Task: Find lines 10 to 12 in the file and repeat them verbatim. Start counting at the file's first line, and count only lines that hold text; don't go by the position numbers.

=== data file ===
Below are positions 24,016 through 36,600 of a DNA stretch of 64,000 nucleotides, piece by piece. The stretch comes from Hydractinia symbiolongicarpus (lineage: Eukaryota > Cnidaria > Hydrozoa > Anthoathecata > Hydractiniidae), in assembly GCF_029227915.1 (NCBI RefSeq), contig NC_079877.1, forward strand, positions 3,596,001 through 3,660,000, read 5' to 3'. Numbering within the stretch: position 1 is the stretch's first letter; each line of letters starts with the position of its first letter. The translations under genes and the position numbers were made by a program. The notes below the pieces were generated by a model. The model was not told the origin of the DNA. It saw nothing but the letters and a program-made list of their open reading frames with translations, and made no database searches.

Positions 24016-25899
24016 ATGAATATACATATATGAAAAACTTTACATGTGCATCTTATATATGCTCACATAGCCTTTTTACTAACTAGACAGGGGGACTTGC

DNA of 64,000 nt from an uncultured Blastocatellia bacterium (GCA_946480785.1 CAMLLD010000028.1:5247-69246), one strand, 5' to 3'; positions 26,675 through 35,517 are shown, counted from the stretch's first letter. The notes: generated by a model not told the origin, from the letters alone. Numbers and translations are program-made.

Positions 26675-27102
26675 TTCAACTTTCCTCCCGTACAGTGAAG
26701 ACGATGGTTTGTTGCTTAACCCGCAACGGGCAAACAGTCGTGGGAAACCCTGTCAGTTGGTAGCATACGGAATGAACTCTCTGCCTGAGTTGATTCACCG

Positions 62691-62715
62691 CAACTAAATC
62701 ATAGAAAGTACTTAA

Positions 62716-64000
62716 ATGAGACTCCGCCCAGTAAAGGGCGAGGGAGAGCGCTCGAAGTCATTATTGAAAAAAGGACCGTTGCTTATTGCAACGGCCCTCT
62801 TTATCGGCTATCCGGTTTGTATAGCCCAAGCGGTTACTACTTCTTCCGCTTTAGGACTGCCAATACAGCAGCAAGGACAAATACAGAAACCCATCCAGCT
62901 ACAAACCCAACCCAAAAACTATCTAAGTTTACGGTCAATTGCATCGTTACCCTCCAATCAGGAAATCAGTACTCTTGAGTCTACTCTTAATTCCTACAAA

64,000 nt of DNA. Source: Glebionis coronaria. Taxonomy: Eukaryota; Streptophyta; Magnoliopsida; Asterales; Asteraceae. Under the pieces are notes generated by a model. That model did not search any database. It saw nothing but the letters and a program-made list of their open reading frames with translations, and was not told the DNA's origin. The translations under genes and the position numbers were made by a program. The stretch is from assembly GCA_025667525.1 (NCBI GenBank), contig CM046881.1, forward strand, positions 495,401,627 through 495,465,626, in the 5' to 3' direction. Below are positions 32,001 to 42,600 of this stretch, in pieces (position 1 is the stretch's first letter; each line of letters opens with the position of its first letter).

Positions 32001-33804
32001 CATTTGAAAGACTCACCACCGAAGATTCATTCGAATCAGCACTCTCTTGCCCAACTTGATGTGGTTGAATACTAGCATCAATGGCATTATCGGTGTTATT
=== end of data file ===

62701 ATAGAAAGTACTTAA

Positions 62716-64000
62716 ATGAGACTCCGCCCAGTAAAGGGCGAGGGAGAGCGCTCGAAGTCATTATTGAAAAAAGGACCGTTGCTTATTGCAACGGCCCTCT